Most of us, at one time or another, have had a headache. An ache or pain, which might be sharp or dull, concentrated in the forehead and occasionally the back of the head. But a migraine headache is much more severe. Described as a severe throbbing, usually located on one side of the head. Any light or sound makes it worse, and the terrible aching may be accompanied by nausea. The excruciating pain is almost unbearable and the slightest movement only intensifies the pain. Some people even have visual symptoms such as flashing lights or an aura, as well. If you suffer from migraine headaches, you are not alone. Twenty-eight million Americans suffer from the debilitating pain of these headaches. Unfortunately, there is no cure for migraines.
However, there is hope for effective relief, as medications are being developed to ease the pain and discomfort. The first step is getting a correct diagnosis. If you think you suffer from migraines, talk to your physician and inquire about the latest in migraine medications. Unfortunately, only about half of migraine sufferers are diagnosed, and even less receives proper treatment, according to the American Migraine Study II.
Although young boys experience more migraines than girls prior to puberty, past the age of 11 girls begin to have the majority of migraine headaches. This increase in the incidence of migraines in girls over boys continues to escalate until adulthood when women suffer migraine headaches 3 to 1 over men.
There is significant evidence that there may be a connection between migraines and fluctuations in estrogen levels in women. The problem appears to be the response of the central nervous system to normal hormonal fluctuations. While these hormonal fluctuations are normal, it is the central nervous system’s response that is faulty.
During our teen years, changes in hormones, especially the onset of menstruation, might signal the first sign of a migraine headache. The highest incidence of migraine occurs in women around the age of 40 prior to menopause. Fortunately, for most women, aging and menopause often reduces the frequency of migraines.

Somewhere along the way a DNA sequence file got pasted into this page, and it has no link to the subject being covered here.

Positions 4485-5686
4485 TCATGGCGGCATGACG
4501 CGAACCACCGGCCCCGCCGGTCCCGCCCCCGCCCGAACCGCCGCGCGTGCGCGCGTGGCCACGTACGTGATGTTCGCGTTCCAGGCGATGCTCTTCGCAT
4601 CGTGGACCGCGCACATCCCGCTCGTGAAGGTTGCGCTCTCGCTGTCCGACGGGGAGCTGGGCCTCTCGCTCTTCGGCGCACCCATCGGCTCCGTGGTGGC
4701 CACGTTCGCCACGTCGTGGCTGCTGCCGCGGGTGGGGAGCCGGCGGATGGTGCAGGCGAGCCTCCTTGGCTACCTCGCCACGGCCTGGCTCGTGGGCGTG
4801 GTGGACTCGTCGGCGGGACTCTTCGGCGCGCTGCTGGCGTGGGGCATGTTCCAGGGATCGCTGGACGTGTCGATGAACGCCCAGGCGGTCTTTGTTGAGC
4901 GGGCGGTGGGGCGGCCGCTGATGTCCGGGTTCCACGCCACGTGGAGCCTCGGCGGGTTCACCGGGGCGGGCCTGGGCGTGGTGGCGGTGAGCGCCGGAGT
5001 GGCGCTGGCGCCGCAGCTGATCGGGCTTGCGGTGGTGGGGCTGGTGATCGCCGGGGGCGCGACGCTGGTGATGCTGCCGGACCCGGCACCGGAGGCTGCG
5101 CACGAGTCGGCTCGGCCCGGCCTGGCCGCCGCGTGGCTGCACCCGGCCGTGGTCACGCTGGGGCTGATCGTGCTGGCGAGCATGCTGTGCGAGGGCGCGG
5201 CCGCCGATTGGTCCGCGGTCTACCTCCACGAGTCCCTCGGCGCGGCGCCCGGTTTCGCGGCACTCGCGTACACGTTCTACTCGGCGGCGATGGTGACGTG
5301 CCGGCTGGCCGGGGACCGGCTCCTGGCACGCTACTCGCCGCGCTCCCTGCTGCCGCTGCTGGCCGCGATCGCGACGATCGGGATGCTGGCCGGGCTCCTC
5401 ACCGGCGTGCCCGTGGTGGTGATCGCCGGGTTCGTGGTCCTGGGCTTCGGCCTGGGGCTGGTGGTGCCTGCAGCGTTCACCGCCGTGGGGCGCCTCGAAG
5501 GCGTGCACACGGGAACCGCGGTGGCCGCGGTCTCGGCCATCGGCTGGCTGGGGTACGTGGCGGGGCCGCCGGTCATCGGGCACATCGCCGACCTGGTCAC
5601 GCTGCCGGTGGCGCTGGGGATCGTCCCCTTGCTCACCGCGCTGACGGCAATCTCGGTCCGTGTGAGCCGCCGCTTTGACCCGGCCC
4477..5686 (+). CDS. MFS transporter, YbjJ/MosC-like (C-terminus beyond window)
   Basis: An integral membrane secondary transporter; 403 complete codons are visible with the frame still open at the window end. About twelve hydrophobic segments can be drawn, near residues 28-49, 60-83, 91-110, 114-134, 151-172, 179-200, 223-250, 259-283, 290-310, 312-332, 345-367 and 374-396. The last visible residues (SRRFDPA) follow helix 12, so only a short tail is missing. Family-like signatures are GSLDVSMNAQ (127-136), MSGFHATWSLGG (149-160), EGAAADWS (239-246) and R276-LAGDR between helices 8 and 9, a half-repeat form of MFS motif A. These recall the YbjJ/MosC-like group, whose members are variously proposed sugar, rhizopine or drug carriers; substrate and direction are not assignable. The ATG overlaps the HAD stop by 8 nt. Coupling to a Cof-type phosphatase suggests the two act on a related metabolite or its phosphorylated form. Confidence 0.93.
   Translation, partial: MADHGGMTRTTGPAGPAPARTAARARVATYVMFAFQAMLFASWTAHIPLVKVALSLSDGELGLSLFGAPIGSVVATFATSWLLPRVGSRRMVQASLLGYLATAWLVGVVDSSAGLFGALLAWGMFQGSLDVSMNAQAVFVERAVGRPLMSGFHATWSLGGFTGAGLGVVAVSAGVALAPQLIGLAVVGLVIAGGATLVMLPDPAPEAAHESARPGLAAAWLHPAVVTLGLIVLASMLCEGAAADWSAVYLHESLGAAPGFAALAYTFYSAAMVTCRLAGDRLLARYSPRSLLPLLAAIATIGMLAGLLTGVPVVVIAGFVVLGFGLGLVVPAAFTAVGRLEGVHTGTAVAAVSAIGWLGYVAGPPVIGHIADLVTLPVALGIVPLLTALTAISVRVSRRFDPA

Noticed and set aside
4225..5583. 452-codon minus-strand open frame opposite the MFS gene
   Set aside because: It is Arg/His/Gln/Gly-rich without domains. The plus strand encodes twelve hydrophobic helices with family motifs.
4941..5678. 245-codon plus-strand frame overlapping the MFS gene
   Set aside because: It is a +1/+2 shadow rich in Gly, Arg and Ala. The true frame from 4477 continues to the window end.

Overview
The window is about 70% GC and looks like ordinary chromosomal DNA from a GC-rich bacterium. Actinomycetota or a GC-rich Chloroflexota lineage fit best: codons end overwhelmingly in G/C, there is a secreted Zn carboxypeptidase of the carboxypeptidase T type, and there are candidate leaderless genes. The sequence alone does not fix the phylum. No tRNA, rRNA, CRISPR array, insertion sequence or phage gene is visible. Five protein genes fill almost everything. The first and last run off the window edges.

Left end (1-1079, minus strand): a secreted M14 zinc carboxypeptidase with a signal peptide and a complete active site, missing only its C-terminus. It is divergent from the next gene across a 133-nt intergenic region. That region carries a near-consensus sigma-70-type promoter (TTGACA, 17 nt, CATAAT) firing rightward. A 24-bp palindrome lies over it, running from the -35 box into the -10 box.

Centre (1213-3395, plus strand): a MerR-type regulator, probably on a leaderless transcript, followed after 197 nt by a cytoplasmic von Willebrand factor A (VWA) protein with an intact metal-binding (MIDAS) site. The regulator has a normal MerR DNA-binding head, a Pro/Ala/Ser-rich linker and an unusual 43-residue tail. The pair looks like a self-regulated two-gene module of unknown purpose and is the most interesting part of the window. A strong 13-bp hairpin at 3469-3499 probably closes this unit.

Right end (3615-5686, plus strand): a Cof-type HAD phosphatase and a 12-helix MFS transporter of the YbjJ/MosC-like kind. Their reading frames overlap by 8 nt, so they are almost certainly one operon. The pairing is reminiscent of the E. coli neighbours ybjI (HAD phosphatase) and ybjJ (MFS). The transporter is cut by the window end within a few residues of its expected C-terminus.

Although, headaches are common at the time of menstruation, not all of these headaches can be classified as migraine. Menstrual migraines occur, usually without aura, and are headaches that occur only during the period of 2 days before and 2 days after the onset of menstruation. They occur most frequently on the first day of your period, while premenstrual syndrome (PMS) related headaches usually end with the onset of menstruation.
Women who use oral contraceptives may be surprised to learn that these may actually be a trigger for a migraine. Some women find their migraines are alleviated after starting oral contraceptives, while others claim their migraine attacks have gotten worse and are associated with premenstrual syndrome.
Talk with a doctor and ask about medications and nutrition. What you eat and drink can also trigger a migraine and your physician may be able to give you a list of foods to put on your watch list. Although not everyone is sensitive to the same foods, those that have a reputation of causing migraines should be eaten with caution.
To help with your migraines, maintain an exercise program, designed for women, that includes strength training and aerobics. Remember, it takes as little as 30 minutes a day to keep your body fit and healthy. Please be sure to inquire with your doctor before beginning any new exercise program.